Timothy D. Snyder
Timothy David Snyder
August 18, 1969
|Awards||American Historical Association's George Louis Beer Award (2003),|
Hannah Arendt Prize (2013),
The VIZE 97 Prize (2015)
|Sub-discipline||History of Central and Eastern Europe, the Soviet Union, and the Holocaust|
Timothy David Snyder (born August 18, 1969) is an American historian specializing in the history of Central and Eastern Europe, the Soviet Union, and the Holocaust. He is the Richard C. Levin Professor of History at Yale University and a permanent fellow at the Institute for Human Sciences in Vienna.
He has written several books, including Bloodlands: Europe Between Hitler and Stalin and On Tyranny: Twenty Lessons from the Twentieth Century. The Road to Unfreedom, and Our Malady. Several of them have been described as best-sellers.
Snyder serves on the Committee on Conscience of the United States Holocaust Memorial Museum. He is also a member of the Council on Foreign Relations.
Snyder was born on August 18, 1969, in the Dayton, Ohio area, the son of Christine Hadley Snyder, a teacher, accountant, and homemaker, and Estel Eugene Snyder, a veterinarian. Snyder's parents were married in a Quaker ceremony in 1963 in Ohio, and his mother was active in preserving her family farmstead as a Quaker historic site. Snyder graduated from Centerville High School. He received his Bachelor of Arts degree in history and political science from Brown University and his Doctor of Philosophy degree in modern history in 1995 at the University of Oxford, supervised by Timothy Garton Ash and Jerzy Jedlicki. He was a Marshall Scholar at Balliol College, Oxford, from 1991 to 1994.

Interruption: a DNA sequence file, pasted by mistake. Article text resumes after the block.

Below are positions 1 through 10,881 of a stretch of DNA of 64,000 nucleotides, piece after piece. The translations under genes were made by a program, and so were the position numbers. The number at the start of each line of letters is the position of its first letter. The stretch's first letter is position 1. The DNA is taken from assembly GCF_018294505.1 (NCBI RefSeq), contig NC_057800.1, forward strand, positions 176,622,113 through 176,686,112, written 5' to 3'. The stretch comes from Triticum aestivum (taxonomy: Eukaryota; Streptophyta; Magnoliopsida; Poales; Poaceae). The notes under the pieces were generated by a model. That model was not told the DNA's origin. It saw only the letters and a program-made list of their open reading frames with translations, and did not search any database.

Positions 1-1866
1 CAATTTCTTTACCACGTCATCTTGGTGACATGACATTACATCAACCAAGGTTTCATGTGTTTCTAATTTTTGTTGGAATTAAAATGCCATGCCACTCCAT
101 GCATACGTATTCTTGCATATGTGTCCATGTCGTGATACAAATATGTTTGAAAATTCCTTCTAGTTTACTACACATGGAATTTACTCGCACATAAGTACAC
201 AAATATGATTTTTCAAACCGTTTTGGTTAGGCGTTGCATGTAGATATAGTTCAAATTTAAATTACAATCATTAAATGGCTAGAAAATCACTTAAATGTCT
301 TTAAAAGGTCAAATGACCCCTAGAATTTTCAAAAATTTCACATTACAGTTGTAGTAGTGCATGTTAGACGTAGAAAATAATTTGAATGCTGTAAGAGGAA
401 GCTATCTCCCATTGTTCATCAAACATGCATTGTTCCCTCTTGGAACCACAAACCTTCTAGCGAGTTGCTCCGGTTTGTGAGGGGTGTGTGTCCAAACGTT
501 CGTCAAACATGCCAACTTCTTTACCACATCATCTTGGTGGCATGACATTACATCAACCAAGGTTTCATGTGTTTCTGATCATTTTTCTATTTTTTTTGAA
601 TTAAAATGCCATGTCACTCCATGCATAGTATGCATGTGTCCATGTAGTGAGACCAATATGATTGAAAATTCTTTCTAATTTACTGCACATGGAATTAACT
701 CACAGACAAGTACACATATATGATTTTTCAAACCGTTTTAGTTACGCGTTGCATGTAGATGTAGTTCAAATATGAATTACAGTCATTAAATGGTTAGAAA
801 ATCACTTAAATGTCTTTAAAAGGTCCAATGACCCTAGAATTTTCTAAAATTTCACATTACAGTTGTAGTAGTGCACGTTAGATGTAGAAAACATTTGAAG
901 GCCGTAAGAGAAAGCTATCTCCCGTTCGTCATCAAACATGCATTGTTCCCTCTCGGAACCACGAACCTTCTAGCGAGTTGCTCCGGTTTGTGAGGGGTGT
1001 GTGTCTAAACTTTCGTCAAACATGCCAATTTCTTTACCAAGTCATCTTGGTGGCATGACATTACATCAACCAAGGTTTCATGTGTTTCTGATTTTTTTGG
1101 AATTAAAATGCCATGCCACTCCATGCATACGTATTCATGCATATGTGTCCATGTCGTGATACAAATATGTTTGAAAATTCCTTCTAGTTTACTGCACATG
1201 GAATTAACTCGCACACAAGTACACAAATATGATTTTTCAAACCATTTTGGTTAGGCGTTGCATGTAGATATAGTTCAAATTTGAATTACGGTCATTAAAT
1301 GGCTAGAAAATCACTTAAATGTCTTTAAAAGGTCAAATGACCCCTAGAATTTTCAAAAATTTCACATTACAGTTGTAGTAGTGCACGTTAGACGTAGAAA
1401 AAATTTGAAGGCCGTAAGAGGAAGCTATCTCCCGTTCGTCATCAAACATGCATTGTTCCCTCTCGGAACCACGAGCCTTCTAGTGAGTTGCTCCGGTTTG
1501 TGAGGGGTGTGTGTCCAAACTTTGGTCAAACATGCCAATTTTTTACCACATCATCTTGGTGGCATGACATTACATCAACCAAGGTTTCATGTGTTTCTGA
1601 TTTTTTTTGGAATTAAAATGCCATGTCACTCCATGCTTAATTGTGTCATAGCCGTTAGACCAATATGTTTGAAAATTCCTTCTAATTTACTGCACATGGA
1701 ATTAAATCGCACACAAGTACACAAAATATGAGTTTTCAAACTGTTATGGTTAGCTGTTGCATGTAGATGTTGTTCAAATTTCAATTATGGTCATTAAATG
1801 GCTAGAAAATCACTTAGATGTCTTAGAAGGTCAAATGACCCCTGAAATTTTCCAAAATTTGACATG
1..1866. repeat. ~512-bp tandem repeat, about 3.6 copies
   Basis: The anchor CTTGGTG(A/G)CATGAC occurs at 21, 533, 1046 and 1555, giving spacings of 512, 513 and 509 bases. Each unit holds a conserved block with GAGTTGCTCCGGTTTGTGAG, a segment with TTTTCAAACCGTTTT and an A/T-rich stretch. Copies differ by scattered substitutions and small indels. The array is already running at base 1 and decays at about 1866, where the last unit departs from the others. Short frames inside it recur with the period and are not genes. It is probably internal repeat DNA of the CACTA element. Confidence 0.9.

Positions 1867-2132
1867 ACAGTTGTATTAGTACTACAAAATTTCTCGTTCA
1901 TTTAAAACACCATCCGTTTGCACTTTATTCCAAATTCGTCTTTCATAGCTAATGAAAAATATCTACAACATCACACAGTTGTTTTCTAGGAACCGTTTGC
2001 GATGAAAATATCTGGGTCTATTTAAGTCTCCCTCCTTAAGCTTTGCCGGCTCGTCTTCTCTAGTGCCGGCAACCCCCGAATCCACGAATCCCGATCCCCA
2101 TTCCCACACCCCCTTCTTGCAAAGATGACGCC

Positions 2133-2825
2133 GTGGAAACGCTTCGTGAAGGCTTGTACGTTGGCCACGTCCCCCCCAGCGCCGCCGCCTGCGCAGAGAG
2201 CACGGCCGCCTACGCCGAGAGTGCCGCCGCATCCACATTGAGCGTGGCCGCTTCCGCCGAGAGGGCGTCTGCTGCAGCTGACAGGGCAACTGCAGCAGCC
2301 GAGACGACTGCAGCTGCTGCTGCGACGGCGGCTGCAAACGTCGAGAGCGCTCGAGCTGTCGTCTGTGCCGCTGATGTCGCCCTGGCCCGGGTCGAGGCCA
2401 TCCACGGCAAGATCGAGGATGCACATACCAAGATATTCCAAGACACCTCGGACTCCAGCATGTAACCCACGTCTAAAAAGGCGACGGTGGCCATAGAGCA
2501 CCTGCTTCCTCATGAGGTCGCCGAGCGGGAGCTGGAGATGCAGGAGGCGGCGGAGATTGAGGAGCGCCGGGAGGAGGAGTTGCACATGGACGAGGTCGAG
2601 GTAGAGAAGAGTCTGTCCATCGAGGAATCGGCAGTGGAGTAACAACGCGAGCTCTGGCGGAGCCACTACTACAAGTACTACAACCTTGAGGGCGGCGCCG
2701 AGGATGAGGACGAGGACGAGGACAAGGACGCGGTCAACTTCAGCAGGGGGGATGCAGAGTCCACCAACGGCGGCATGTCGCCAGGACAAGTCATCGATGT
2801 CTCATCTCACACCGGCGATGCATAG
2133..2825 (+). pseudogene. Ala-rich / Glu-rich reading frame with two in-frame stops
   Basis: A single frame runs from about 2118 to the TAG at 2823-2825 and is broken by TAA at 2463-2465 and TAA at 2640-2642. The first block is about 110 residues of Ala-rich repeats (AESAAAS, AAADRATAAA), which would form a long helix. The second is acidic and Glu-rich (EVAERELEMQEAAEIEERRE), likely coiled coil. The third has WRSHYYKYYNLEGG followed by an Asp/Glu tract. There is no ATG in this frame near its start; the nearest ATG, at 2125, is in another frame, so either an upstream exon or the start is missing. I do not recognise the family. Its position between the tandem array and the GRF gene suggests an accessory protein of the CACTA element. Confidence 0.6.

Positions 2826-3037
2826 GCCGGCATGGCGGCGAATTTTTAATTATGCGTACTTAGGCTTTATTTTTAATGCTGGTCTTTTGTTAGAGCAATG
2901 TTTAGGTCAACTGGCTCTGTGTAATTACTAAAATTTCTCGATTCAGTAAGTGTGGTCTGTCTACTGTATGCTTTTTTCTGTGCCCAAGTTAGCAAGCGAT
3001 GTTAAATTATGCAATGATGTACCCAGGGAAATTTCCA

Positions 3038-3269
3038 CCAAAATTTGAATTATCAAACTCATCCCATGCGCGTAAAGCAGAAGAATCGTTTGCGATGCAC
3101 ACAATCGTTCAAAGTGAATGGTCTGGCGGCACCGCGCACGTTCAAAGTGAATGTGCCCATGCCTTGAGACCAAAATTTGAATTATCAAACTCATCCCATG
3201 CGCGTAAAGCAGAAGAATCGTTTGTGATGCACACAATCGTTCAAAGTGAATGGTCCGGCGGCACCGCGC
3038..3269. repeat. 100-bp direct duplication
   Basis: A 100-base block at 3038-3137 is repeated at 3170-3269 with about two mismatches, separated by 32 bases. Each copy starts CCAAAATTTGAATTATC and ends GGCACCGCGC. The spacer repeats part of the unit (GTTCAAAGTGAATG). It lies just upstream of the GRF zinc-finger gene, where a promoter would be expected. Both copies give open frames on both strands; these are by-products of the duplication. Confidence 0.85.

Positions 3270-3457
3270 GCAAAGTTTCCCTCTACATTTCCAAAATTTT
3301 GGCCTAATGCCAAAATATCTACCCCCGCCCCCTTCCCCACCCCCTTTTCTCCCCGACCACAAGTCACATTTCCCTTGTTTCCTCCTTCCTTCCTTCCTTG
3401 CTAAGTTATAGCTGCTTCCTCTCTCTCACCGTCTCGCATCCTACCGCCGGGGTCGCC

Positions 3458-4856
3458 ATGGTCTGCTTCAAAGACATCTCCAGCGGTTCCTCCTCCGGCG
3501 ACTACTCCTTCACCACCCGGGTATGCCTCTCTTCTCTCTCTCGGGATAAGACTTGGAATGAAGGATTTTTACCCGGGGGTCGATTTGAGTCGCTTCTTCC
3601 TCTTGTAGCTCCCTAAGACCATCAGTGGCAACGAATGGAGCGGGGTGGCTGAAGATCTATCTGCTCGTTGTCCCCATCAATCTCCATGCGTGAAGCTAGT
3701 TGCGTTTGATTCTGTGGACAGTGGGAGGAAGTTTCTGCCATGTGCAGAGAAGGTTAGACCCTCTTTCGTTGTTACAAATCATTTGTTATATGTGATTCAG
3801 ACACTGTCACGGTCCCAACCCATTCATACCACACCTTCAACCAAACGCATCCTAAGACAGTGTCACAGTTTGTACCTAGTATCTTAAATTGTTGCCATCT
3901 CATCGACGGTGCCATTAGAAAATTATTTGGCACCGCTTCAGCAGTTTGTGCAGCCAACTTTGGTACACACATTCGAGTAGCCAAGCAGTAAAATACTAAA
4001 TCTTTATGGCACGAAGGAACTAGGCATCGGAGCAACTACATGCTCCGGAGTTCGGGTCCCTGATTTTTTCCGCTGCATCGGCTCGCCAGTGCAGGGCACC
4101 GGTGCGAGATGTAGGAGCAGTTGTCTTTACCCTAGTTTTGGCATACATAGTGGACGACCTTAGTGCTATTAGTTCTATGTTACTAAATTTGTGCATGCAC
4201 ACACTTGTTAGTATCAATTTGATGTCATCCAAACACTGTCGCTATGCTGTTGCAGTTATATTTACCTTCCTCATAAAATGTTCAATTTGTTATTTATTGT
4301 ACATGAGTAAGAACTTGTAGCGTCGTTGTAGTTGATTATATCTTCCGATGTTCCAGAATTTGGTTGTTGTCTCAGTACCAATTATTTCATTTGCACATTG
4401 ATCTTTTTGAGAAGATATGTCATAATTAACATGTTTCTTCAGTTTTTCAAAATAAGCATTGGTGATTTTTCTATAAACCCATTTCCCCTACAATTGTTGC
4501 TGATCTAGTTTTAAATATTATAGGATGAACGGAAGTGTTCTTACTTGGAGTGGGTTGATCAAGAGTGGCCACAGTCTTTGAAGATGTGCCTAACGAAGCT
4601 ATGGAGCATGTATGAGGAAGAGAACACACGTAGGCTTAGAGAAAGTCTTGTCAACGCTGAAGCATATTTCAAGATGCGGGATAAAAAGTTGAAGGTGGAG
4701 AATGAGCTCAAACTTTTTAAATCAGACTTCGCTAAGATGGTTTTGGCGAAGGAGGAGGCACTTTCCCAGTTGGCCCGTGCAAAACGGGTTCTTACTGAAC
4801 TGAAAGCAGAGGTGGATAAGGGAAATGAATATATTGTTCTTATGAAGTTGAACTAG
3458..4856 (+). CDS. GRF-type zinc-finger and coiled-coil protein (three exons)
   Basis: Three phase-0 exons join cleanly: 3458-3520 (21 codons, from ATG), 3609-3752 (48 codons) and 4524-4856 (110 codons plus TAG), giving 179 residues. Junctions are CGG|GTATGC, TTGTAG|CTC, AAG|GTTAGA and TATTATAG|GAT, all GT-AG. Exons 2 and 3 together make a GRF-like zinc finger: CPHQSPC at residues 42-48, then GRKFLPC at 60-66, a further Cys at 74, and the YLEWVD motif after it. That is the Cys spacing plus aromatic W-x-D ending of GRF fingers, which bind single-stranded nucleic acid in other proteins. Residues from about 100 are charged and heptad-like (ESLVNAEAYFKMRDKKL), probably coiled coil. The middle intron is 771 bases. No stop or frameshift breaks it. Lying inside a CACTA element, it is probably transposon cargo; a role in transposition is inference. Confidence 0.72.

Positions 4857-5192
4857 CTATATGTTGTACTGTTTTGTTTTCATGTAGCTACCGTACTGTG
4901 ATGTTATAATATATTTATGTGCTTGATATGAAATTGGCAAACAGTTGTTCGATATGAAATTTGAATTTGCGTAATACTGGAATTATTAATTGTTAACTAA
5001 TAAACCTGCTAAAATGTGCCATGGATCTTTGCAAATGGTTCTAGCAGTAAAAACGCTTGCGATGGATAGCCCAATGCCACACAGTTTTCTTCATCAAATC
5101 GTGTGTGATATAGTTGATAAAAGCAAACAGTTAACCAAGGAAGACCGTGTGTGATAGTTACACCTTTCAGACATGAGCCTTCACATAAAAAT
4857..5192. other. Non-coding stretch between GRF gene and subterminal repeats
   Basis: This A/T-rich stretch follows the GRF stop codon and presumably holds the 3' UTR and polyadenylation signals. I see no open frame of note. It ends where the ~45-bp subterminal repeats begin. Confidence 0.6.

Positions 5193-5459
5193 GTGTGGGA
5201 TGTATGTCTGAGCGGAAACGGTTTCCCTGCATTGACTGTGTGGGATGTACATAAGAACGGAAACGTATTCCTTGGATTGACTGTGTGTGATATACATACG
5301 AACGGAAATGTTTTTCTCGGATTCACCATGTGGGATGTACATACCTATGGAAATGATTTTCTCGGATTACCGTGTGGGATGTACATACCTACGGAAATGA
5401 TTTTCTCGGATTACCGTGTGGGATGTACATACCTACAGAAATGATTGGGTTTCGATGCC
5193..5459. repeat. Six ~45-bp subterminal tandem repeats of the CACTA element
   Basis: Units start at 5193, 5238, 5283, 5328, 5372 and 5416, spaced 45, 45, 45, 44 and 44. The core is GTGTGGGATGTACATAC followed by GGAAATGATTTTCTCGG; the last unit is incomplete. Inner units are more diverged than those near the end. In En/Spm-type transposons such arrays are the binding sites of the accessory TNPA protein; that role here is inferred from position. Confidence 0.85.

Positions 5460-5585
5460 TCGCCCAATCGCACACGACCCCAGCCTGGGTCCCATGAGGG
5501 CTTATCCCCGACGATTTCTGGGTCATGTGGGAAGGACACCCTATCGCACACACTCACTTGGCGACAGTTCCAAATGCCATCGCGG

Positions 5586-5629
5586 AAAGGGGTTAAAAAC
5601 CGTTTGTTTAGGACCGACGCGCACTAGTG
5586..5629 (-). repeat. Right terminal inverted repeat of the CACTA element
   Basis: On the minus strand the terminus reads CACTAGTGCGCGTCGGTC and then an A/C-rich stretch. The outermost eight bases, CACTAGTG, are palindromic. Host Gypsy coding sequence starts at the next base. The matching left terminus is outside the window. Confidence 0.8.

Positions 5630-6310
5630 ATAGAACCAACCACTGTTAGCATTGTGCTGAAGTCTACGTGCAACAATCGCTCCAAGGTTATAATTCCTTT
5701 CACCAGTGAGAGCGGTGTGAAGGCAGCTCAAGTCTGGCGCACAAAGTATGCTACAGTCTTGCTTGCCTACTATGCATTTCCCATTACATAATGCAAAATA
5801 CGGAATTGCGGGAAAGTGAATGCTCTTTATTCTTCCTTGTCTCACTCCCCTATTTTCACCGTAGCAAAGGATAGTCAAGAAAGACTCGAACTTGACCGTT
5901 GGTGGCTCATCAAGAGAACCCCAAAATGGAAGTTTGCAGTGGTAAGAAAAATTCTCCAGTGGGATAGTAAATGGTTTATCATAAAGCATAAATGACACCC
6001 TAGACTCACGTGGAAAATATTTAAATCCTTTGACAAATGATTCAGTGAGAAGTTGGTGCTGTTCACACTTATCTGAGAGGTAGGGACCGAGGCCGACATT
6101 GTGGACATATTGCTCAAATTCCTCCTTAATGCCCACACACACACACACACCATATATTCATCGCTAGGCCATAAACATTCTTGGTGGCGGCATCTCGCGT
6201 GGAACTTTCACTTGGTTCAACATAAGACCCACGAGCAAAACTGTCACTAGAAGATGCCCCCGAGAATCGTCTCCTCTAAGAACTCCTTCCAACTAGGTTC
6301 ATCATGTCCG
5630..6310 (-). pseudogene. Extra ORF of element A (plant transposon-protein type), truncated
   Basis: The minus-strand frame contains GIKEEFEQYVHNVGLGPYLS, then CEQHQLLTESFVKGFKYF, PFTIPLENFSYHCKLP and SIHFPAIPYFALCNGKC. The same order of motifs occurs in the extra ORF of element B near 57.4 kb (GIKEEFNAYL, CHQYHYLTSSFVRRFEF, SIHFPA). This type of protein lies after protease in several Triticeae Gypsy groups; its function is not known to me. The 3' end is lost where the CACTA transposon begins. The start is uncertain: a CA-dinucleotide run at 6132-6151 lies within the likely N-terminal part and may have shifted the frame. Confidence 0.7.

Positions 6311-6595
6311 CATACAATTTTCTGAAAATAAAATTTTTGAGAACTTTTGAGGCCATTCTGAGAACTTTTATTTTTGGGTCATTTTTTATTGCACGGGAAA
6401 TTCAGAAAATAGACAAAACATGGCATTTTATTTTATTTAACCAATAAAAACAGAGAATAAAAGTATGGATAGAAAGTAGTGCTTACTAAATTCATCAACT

Snyder has held fellowships at the French National Centre for Scientific Research in Paris from 1994 to 1995, the Institut für die Wissenschaften vom Menschen in Vienna in 1996, the Olin Institute for Strategic Studies at Harvard University in 1997, and was an Academy Scholar at the Weatherhead Center for International Affairs at Harvard University from 1998 to 2001.
He has also been an instructor at the College of Europe Natolin Campus, the Baron Velge Chair at the Université libre de Bruxelles, the Cleveringa Chair at the Leiden University, Philippe Romain Chair at the London School of Economics, and the 2013 René Girard Lecturer at Stanford University. Prior to assuming the Richard C. Levin Professorship of History, Snyder was the Bird White Housum Professor of History at Yale University.
He is a member of the Committee on Conscience of the United States Holocaust Memorial Museum. On September 25, 2020, he was named as one of the 25 members of the "Real Facebook Oversight Board", an independent monitoring group over Facebook. He serves on the editorial boards of the Journal of Modern European History and East European Politics and Societies.
For the academic year 2013–2014, he held the Philippe Roman Chair of International History at the London School of Economics and Political Science.
Snyder has written fifteen books and co-edited two. Snyder speaks five European languages and reads ten, enabling easier use of primary and archival sources in Germany and Central Europe in his research. Snyder has stressed that in order to engage in such transnational history, knowing other languages is very important, saying "If you don't know Russian, you don't really know what you're missing."
Snyder's first book was the 1998 Nationalism, Marxism, and Modern Central Europe: A Biography of Kazimierz Kelles-Krauz. It is a study in nationalism through the analysis of the life of Polish thinker Kazimierz Kelles-Krauz.
In 2003 he published The Reconstruction of Nations: Poland, Ukraine, Lithuania, Belarus, 1569-1999. It focuses on the last few hundred years of history of several Central and Eastern European countries.
In 2005 he published Sketches from a Secret War: A Polish Artist's Mission to Liberate Soviet Ukraine. That book is a study on the interwar history of the Second Polish Republic and Soviet Ukraine through the prism of the life of Henryk Józewski.